How to Organize a Costume Shop

How to Organize a Costume Shop


Organizing costumes in storage can be a lot of work for organizations like schools, community theatres or colleges. It’s a rewarding project if you’re willing to put the time into it.

In this article, we’ll go through the three main steps of organizing a costume stock: cleaning out, organizing and putting systems in place.

Many organizations choose to keep a stock of costumes because it is less expensive to keep a stock of items that can be used and repurposed in future shows. Some organizations choose to use their costumes as rental pieces to raise money for their theatre or school. No matter the reason you have a storage for costumes, you can benefit from organizing those items.

About Me

I worked for ten years as a costume shop manager for a non-profit community theatre. They had a costume stock of 30,000 costumes that they rented out to 500 individuals and 300 productions each year. We spent all of the time in the slow seasons to organize and re-organize and it improved our efficiency imensely! Now I’ll share my tips with you on organizing your costume area.

First, Clean it Out!

That’s right, the first step to organizing your theatre stock is to clean it out. Get out the garbage bags and the donation tubs and roll up your sleeves and get started. Here are some questions to ask yourself about each item to determine if you should keep or toss.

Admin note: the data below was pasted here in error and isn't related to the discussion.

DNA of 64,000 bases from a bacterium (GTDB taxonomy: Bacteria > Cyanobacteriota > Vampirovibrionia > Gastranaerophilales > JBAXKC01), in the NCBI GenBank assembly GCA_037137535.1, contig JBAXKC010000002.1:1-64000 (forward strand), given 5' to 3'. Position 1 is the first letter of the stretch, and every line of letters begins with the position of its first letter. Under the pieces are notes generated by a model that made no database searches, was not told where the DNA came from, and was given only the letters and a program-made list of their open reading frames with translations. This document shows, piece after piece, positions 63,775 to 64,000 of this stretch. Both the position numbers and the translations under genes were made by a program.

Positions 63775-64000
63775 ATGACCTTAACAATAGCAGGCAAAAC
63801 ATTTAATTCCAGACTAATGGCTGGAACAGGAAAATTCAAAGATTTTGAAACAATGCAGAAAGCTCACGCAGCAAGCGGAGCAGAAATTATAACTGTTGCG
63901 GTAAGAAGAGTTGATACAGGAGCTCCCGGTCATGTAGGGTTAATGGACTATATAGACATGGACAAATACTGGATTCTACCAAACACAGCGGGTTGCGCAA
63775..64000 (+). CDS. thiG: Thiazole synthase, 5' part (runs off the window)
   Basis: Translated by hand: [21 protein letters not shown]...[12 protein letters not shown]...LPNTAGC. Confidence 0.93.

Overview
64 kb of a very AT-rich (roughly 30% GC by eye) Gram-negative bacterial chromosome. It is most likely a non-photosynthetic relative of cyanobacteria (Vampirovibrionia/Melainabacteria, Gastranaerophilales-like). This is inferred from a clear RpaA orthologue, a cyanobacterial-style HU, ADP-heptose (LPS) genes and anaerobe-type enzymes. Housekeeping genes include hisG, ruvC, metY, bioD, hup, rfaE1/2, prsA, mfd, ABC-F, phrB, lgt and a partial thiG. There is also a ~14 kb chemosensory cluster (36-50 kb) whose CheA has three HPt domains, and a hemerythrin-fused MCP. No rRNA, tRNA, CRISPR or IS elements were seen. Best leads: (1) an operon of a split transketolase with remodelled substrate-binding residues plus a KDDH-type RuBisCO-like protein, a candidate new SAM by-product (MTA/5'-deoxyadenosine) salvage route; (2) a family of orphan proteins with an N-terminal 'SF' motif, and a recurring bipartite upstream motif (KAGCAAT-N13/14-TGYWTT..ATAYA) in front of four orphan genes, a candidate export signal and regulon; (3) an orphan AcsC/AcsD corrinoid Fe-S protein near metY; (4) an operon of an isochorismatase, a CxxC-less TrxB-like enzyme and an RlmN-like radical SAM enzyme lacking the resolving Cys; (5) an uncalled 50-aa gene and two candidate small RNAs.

• Is it something hard to find? I had a “no jeans” rule. This philosophy extends to all kinds of items though. If you can find this item very easilly and reasonably priced, don’t store it. Each item you store takes up space and takes time to organize clean and manage. Toss it. Plus, if you do need it and can find it easilly, you can get the color and size that you need at that moment.
  • Does it fit your audience? If you’re a community theatre in a rural area or a religiously-affiliated high school, you may not need a risque version of a cabaret outfit, even if it’s really cool. Is your theatre top-notch known for high quality and you have something that is poorly constructed and faded? You can probably toss it.
  • Is it damaged? Be reasonable about how many repairs you’re going to make. If it’s a hard to come by item and it needs a minor repair, fine. Be cautious though of setting aside a mountain of repair work for items you may not use again.
  • Is this a size you could possibly use? For this first initial go-through, you probably won’t get rid of too much just because of size. However, if you see something that stands out as being rediculously small don’t be afraid to weed it out. Chances are if you did have someone who could fit in it, it wouldn’t be right for the show or their character.

Shoe Storage

You’ll want these if you have any shelf space at all. Clear bins are great, you can see the contents. I use a 2″ x 4″ label to identify all the contents. Great for glasses, earrings, bowties–anything small.